Crape Myrtle Bark Scale, Vol. 7, No. 4
Your Extension Experts
September 23, 2004
May 6, 2004
January 22, 2004
January 22, 2004
September 15, 2003
If the trunks of your crape myrtles and the ground or mulch underneath look like they have been powdered with chimney soot, they are probably infested with crape myrtle bark scale (CMBS). This is a serious new pest of crape myrtle that has been in the state about six years now, with confirmed infestations in at least 24 counties. Unfortunately, CMBS is easily spread when infested plants are brought into a new area, and once it is established in an area, the flightless crawlers can quickly spread to nearby trees by hitching rides on birds, large insects like cicadas, lawn equipment and wind. Fortunately, CMBS only attacks crape myrtles and a very few other plants, like American beautyberry.
Crape myrtles are one of the most popular landscape plants in the South, fitting a landscaping niche that can be filled by relatively few other species. Traditionally, crape myrtles have been free of serious disease and insect pests, but that situation changed with the arrival of CMBS. Because this scale has few natural enemies here, they quickly develop huge populations, producing large amounts of honeydew and sooty mold and causing infested trees to be unsightly and to grow and bloom poorly. These insects don’t just make crape myrtles look bad; they also affect shrubs and other plants growing nearby, resulting in heavy accumulations of black sooty mold on these plants as well. Check out the pictures and information in the publication referenced below so you will be able to recognize CMBS if it shows up in your landscape. This is an easy pest to recognize. Fortunately, it is also an easy pest to control, at least for now.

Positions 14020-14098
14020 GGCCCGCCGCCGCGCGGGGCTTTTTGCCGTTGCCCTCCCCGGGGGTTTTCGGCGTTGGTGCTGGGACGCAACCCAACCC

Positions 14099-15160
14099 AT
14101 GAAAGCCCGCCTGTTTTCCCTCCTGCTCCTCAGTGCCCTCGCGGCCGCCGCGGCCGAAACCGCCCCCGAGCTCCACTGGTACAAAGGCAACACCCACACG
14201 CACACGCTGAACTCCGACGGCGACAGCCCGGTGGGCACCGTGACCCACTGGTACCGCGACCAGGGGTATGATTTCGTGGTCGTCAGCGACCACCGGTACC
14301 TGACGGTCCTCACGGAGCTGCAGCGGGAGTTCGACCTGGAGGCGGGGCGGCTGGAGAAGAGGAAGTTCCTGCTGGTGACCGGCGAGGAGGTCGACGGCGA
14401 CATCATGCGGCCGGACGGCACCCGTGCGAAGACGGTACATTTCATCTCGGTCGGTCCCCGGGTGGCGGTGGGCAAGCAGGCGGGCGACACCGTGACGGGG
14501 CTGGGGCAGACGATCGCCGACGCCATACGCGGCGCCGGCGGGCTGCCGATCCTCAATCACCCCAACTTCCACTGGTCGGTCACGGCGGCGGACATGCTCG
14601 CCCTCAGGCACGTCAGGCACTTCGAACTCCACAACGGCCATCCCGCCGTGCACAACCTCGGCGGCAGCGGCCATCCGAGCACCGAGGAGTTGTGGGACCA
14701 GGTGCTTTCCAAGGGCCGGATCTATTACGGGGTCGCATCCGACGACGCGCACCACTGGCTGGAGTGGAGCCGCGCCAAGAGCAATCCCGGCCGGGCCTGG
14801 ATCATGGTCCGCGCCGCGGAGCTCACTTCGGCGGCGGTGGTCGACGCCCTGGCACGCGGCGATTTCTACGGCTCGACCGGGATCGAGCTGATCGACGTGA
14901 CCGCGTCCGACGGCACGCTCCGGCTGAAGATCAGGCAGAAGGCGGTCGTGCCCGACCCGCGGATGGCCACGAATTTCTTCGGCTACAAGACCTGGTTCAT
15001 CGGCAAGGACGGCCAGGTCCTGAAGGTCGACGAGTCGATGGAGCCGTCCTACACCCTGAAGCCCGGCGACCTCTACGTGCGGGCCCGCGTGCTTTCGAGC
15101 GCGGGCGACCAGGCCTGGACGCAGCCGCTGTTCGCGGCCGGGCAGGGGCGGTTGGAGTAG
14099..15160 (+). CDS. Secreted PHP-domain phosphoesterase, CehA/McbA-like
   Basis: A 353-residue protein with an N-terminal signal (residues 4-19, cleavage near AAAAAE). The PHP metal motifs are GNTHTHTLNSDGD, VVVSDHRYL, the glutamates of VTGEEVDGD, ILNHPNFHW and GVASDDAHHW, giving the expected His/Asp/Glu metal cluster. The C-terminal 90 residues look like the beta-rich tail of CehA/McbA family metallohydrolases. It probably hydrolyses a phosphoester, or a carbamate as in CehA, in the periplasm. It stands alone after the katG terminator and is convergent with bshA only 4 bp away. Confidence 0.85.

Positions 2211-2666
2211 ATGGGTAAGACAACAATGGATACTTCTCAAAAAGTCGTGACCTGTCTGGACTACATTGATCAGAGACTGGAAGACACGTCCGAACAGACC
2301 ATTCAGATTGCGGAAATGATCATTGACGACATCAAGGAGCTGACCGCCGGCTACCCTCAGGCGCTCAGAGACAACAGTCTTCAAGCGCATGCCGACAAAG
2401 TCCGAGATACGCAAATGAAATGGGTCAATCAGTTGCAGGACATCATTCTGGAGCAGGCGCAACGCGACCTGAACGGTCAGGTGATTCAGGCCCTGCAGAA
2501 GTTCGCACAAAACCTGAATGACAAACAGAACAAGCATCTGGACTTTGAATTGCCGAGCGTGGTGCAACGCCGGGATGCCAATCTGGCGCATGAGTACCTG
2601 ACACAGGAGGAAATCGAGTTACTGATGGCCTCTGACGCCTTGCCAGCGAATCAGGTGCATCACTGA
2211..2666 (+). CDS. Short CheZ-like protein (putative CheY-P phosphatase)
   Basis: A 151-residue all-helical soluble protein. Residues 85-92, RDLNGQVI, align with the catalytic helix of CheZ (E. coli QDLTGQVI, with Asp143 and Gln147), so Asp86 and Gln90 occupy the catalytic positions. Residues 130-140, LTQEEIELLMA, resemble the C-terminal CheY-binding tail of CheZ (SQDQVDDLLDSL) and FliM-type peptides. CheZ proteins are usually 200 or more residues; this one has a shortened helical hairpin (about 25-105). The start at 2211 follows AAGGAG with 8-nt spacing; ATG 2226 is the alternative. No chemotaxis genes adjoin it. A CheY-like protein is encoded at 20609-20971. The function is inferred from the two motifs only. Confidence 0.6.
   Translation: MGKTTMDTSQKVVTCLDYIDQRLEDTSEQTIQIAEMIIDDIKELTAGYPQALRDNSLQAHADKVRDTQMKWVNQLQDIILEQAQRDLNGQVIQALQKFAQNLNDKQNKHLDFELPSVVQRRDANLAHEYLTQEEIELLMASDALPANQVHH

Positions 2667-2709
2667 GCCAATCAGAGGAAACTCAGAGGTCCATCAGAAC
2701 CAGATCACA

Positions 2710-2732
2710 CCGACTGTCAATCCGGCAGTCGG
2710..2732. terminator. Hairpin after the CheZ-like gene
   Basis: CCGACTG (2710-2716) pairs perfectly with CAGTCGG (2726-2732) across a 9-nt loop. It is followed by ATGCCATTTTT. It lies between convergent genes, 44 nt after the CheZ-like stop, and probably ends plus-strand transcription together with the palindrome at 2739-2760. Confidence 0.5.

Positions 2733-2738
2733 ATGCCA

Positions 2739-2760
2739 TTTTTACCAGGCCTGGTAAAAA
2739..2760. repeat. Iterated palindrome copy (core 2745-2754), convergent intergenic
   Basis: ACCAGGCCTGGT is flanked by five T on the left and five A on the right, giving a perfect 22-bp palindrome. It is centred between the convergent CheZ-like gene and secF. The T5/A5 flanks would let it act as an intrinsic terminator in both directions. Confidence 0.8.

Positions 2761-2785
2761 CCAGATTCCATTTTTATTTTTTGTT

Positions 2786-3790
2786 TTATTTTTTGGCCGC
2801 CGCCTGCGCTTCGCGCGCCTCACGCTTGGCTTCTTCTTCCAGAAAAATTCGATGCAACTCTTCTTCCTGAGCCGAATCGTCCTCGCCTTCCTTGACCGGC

Control: The best way to control CMBS is to avoid bringing infested plants into an area or landscape in the first place. Work closely with your nursery or landscape contractor to be sure any crape myrtles you purchase are CMBS free.
For trees that are already infested, systemic insecticides such as imidacloprid, dinotefuran, or thiamethoxam applied as soil drenches or soil injections are the best treatments available. Late March through May is the best time to treat, but treatments can be applied anytime an infestation is detected and trees are still actively growing. Because these treatments do not give 100% control, plan on treating trees again the following year—even if you don’t see any scale.
These treatments are easy to apply. Just measure the tree, add the required amount of insecticide to a bucket or watering can, stir in a couple gallons of water and pour this mixture right around the base of the tree. Rake mulch away from the tree before treating, if necessary to reach the soil, and put it back when finished. When applied correctly, a single treatment should give effective, season-long control. The insects will be controlled within a few weeks but expect it to take a few months for accumulations of black, sooty mold and dead scale covers to weather away.
See extension publication 2938, Crape Myrtle Bark Scale, Identification and Control , for more information. This publication contains tables with recommended insecticides for both home and commercial application, including brand names, treatment rates and instructions on how to use these soil-applied products.
Blake Layton, Extension Entomology Specialist, Mississippi State University Extension Service.
The information given here is for educational purposes only. Always read and follow current label directions. Specific commercial products are mentioned as examples only and reference to specific products or trade names is made with the understanding that no discrimination is intended to other products that may also be suitable and appropriately labeled.
Mississippi State University is an equal opportunity institution.
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